Going out to eat is fun. Sometimes it’s exciting. Sometimes it’s obligatory. Most of the time, it’s inevitable. Maybe we are on a cleanse or a restrictive diet. We have busy social lives, or we’re dating. Either way, we shouldn’t have to choose between a social life and a healthy lifestyle. It’s really all about choices, rather than compromises.
We don’t have to choose a night out OR eating healthy, we can have both. And registered dietitian and founder of Kitchen Coach, Sarah Mirkin, tells us it doesn’t have to be boring—it can and should be totally delicious. Here are her favorite ways to stay on track while enjoying someone else cooking for you:
This might sound counterintuitive. Wait, you want us to eat more calories? Before going out to eat? The point is not caloric here, though, not entirely. Mirkin explains that we shouldn’t show up to the restaurant famished for several reasons.
“This can lead to poor choices and overindulgence. Try to eat small, frequent meals throughout the day that are high in protein to keep your blood sugars even, and help keep you satisfied. To take the edge off, have a small snack with protein and veggies before you walk out the door. Try something like string cheese and grape tomatoes, turkey in lettuce leaves, or veggies and hummus.”
This will prevent you from diving headfirst into a bread basket or plate of truffle fries due to necessity. We all know friends will order it for the table, and if you’re absolutely running on empty, who can resist? A little healthy snack beforehand will also prevent drinking cocktails or wine on an empty stomach, which can cause binge eating later, as well.
Opt for a lighter or healthier appetizer
Even if you have a snack before, or if you do show up famished, quickly order something healthy from the small bites section.
“If you skip tip #1 and show up hungry, order a healthy appetizer such as a shrimp or crab cocktail, chicken breast skewers, ceviche, steamed artichoke, or a broth-based soup when your server is taking your beverage order. It takes 20 minutes for your brain to know there is food in your stomach. This will help prevent overeating and making unhealthy menu choices,” Mirkin explains.
“Look at the menu online before you go! Decide what the healthiest choice is for you. Then, try to order before anyone you’re dining with so that you’re less tempted by unhealthy choices.”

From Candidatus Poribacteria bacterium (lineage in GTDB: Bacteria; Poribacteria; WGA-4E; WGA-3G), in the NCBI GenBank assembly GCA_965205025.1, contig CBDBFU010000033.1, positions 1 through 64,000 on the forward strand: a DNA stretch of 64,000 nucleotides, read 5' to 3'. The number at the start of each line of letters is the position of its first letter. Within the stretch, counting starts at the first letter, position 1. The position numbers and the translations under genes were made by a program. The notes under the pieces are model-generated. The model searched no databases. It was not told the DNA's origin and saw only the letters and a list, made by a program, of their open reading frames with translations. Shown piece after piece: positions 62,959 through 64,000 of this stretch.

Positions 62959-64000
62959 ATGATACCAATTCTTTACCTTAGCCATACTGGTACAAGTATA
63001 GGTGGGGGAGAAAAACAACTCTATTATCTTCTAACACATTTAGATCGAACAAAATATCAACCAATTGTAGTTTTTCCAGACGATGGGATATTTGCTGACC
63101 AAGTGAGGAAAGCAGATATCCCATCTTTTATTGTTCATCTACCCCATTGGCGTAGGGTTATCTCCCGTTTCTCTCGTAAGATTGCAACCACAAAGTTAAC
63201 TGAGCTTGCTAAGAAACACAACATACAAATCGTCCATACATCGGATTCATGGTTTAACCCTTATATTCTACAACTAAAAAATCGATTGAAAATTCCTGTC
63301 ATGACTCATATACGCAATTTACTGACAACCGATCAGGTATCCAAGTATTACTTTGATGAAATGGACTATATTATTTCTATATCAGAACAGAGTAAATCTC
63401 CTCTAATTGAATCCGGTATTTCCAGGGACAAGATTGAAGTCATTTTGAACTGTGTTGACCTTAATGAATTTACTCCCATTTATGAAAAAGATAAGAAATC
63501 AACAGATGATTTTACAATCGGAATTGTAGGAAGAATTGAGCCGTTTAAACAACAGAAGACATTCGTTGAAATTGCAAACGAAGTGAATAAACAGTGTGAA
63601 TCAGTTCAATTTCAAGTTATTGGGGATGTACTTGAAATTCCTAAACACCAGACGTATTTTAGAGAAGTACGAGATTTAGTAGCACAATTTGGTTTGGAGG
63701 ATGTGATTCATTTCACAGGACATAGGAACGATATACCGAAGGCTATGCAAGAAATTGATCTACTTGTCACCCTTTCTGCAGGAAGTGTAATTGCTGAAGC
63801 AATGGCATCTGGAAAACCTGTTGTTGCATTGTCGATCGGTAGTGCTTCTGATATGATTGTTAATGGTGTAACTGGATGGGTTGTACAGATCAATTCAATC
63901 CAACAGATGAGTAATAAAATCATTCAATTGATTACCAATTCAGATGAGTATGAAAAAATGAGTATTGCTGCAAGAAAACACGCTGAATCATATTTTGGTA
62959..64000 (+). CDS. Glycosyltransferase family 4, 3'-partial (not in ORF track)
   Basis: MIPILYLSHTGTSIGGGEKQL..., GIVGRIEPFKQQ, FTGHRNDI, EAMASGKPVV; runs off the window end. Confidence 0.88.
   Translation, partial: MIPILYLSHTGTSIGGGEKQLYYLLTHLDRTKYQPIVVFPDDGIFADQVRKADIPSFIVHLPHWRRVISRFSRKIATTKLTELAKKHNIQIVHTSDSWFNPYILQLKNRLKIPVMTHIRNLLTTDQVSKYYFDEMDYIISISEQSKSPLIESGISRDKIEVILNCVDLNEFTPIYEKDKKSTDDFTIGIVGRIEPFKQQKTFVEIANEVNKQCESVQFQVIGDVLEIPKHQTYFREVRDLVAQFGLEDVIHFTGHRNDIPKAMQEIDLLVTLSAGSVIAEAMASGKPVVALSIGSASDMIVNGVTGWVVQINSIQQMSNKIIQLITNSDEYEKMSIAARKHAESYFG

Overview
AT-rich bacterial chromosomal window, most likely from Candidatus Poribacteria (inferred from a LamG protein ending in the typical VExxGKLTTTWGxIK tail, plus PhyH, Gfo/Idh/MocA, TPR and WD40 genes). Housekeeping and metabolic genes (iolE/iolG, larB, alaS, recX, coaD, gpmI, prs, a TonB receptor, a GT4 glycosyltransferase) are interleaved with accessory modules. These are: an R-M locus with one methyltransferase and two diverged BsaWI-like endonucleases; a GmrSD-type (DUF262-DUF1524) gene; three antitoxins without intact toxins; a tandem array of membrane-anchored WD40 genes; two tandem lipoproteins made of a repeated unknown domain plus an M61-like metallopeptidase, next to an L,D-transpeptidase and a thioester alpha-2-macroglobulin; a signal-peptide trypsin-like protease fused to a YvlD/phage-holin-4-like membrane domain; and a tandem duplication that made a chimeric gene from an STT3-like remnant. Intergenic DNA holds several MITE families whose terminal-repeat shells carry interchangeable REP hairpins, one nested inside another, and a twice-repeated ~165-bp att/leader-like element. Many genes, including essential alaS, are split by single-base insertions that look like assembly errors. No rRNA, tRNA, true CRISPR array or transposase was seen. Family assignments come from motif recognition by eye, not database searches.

Order an alcoholic drink WITH dinner, or skip it
“Consuming alcohol on an empty stomach causes blood sugar to drop, which can make you feel famished, make poor choices, and overindulge. Caloric drinks, whether they contain alcohol or not, pack empty calories. Studies also suggest that people eat more when they are drinking a beverage besides water.”
Don’t be afraid to ask for subs
For many, this is practically a phobia. We don’t want to come off as rude or demanding. So don’t! Ask politely if simple subs are possible. After all, you’re paying for it.
“Speak up! Make special requests such as asking for extra vegetables to replace a fried accompaniment or processed carbohydrate, avocado to replace mayonnaise, and heavy sauces and dressing on the side,” Mirkin suggests.
“Pay attention to portion size. Restaurant dishes are typically at least twice as large as the appropriate serving size. When you’re with people dining and lost in conversation, you may not be aware of how much you’ve eaten until you’re overly stuffed. When your dish arrives, cut away the portion you don’t want to consume and put it to the side of your plate, or ask your waiter to place it in a to-go box.”
Act like ladies and gents
“Eat like you’re fine dining, even when you aren’t. Eat slowly and pay attention to the aroma, mouthfeel, textures, and flavor of the food. Put your fork down and take sips of water between bites, take small bites, savor the food, and enjoy.”
It’s so easy to want to slam your whole incredible plate. But take your time. It’s not going anywhere, and you don’t have to rush. It’s an excuse to savor the social time, as well, and it’s amazing for digestion to eat slowly and more intentionally.
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